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Cardiometabolic and neuroimaging correlates of cognitive function in polycystic ovary syndrome

Udiawar, Maneesh 2017. Cardiometabolic and neuroimaging correlates of cognitive function in polycystic ovary syndrome. MD Thesis, Cardiff University.
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Abstract

Background: Polycystic ovary syndrome (PCOS) is a disorder characterized by insulin resistance and hyperandrogenism, which leads to an increased risk of type 2 diabetes in later life. Androgens and insulin signalling affect brain function but little is known about brain structure and function in younger adults with PCOS. Aims and Methods: To establish whether young women with PCOS display altered white matter microstructure and cognitive function. Eighteen individuals with PCOS (age, 31 ± 6 y; body mass index [BMI] 30 ± 6 kg/m2) and 18 control subjects (age, 31 ± 7 y; BMI, 29 ± 6 kg/m2), matched for age, IQ, and BMI, underwent anthropometric and metabolic evaluation, diffusion tensor MRI, a technique especially sensitive to brain white matter structure, and cognitive assessment. Cognitive scores and white matter diffusion metrics were compared between groups. White matter microstructure was evaluated across the whole white matter skeleton using tract-based spatial statistics. Associations with metabolic indices were also evaluated. Results: PCOS was associated with a widespread reduction in axial diffusivity (diffusion along the main axis of white matter fibres) and increased tissue volume fraction (the proportion of volume filled by white or grey matter rather than cerebrospinal fluid) in the corpus callosum. Cognitive performance was reduced compared with controls (first principal component, t = 2.9, P = .007), reflecting subtle decrements across a broad range of cognitive tests, despite similar education and premorbid intelligence. In PCOS, there was a reversal of the relationship seen in controls between brain microstructure and both androgens and insulin resistance.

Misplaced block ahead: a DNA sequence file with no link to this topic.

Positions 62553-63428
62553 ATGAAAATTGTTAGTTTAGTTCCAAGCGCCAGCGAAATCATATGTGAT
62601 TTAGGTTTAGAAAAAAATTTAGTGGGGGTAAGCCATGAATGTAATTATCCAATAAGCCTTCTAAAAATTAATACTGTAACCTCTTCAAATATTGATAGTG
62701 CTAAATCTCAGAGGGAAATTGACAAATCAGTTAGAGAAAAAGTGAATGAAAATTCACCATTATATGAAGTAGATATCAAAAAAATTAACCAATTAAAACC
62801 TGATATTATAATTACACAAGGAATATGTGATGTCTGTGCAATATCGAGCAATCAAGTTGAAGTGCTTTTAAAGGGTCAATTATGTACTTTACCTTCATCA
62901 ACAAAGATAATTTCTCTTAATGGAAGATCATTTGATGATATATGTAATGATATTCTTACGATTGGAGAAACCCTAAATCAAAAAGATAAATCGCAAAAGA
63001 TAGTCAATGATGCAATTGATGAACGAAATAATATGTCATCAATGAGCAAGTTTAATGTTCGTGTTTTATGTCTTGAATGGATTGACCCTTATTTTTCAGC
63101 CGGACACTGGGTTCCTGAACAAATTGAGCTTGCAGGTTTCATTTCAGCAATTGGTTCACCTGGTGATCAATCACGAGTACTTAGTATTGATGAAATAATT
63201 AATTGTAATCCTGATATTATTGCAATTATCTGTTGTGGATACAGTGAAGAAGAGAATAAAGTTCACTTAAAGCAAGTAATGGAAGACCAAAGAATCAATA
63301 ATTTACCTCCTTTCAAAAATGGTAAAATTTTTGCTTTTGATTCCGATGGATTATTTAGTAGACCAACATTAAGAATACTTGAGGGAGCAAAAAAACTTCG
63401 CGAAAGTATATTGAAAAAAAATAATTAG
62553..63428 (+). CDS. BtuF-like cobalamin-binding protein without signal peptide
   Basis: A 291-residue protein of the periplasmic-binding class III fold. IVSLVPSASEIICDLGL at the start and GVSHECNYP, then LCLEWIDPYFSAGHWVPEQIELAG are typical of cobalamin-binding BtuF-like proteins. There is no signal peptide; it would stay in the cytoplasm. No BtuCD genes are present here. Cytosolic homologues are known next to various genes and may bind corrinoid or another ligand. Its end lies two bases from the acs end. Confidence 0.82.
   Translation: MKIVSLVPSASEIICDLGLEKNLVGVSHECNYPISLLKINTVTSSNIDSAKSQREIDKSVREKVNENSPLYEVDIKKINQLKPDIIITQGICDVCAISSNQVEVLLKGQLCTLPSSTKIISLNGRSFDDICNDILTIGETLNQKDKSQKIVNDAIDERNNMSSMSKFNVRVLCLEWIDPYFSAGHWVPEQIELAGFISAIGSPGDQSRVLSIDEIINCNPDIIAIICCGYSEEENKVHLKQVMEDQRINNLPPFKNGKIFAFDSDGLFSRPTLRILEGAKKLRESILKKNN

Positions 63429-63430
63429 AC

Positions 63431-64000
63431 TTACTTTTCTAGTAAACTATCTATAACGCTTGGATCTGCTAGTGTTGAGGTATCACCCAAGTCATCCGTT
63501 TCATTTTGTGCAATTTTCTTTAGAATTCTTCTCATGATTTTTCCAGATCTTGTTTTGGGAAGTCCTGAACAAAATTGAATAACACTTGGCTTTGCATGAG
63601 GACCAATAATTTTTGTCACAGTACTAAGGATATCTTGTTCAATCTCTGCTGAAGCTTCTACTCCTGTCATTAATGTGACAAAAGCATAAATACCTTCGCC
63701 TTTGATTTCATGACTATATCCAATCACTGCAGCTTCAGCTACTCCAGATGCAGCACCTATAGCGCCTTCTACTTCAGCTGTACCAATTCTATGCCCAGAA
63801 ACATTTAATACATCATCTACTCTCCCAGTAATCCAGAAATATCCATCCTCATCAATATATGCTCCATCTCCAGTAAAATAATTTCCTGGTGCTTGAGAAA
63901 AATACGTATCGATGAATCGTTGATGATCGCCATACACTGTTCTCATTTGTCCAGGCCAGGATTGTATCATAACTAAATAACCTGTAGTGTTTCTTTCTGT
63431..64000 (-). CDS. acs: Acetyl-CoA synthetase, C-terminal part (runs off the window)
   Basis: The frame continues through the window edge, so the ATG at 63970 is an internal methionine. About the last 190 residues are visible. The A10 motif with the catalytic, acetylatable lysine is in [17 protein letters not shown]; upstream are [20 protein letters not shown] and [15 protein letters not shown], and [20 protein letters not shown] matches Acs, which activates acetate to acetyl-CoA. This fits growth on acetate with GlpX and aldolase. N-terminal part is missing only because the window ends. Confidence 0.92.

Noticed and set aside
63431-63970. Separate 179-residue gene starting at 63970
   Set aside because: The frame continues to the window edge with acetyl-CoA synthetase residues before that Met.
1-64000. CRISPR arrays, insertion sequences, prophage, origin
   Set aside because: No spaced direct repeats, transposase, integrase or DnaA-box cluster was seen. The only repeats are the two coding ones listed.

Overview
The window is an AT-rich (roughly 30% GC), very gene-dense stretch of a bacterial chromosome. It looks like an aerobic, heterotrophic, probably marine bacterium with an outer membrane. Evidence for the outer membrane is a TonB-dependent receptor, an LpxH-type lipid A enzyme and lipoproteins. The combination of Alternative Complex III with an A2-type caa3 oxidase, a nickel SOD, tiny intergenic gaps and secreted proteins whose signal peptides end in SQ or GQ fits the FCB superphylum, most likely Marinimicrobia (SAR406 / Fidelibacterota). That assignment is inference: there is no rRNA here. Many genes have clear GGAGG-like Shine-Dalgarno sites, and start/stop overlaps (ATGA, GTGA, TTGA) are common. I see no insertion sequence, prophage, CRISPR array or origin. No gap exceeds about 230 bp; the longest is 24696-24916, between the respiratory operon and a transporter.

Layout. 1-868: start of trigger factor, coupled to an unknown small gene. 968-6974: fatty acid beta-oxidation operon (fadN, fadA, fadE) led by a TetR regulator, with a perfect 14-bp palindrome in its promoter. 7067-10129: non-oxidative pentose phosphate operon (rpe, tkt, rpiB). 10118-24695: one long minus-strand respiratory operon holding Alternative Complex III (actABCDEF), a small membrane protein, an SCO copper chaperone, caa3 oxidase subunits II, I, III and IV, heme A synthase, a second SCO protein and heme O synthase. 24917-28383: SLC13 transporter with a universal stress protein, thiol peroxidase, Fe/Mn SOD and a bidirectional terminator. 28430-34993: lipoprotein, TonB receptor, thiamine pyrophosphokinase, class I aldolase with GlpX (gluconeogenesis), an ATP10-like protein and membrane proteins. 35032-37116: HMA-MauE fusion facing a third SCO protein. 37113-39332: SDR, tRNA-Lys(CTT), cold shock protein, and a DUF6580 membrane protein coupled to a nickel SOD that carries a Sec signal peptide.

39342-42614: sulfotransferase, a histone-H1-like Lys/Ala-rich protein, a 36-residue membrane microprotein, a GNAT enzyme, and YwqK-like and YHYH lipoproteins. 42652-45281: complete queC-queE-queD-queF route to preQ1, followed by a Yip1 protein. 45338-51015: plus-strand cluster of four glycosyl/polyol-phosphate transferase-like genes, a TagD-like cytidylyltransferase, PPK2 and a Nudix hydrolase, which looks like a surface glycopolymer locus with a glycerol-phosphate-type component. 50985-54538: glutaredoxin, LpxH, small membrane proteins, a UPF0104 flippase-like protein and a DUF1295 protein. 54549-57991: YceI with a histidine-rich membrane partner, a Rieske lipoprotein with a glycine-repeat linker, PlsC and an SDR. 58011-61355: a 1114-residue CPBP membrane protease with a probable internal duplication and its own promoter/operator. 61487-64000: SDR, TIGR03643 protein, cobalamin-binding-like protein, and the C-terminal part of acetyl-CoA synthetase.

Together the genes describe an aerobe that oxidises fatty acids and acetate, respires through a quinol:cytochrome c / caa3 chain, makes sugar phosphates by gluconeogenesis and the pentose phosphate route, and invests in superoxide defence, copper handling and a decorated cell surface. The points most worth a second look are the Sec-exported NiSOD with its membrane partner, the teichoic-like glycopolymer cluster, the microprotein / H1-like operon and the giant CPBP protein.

Item Type: Thesis (MD)
Status: Unpublished
Schools: Medicine
Date of First Compliant Deposit: 31 July 2017
Last Modified: 12 Jun 2019 02:03
URI: http://orca.cf.ac.uk/id/eprint/103000

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